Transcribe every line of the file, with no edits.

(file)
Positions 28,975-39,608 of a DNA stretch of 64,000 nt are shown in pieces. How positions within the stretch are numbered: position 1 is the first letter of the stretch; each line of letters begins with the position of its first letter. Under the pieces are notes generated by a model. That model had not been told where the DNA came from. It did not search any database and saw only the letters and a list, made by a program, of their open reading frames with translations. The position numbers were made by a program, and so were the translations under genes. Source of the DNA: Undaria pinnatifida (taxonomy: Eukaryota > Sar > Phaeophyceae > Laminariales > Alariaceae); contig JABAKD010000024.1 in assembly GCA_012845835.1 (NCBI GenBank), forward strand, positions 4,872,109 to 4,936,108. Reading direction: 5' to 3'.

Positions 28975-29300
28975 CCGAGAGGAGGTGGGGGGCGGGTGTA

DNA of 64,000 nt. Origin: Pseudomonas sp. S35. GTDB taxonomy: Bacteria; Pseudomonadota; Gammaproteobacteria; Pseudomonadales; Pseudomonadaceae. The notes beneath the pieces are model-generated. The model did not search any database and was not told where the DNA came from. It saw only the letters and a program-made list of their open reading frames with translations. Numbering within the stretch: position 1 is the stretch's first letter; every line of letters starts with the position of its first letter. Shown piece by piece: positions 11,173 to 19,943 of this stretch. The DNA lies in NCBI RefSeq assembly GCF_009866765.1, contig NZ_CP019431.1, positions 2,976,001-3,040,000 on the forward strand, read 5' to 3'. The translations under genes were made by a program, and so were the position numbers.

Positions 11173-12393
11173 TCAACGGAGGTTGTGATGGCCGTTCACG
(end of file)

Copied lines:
Positions 28,975-39,608 of a DNA stretch of 64,000 nt are shown in pieces. How positions within the stretch are numbered: position 1 is the first letter of the stretch; each line of letters begins with the position of its first letter. Under the pieces are notes generated by a model. That model had not been told where the DNA came from. It did not search any database and saw only the letters and a list, made by a program, of their open reading frames with translations. The position numbers were made by a program, and so were the translations under genes. Source of the DNA: Undaria pinnatifida (taxonomy: Eukaryota > Sar > Phaeophyceae > Laminariales > Alariaceae); contig JABAKD010000024.1 in assembly GCA_012845835.1 (NCBI GenBank), forward strand, positions 4,872,109 to 4,936,108. Reading direction: 5' to 3'.

Positions 28975-29300
28975 CCGAGAGGAGGTGGGGGGCGGGTGTA

DNA of 64,000 nt. Origin: Pseudomonas sp. S35. GTDB taxonomy: Bacteria; Pseudomonadota; Gammaproteobacteria; Pseudomonadales; Pseudomonadaceae. The notes beneath the pieces are model-generated. The model did not search any database and was not told where the DNA came from. It saw only the letters and a program-made list of their open reading frames with translations. Numbering within the stretch: position 1 is the stretch's first letter; every line of letters starts with the position of its first letter. Shown piece by piece: positions 11,173 to 19,943 of this stretch. The DNA lies in NCBI RefSeq assembly GCF_009866765.1, contig NZ_CP019431.1, positions 2,976,001-3,040,000 on the forward strand, read 5' to 3'. The translations under genes were made by a program, and so were the position numbers.

Positions 11173-12393
11173 TCAACGGAGGTTGTGATGGCCGTTCACG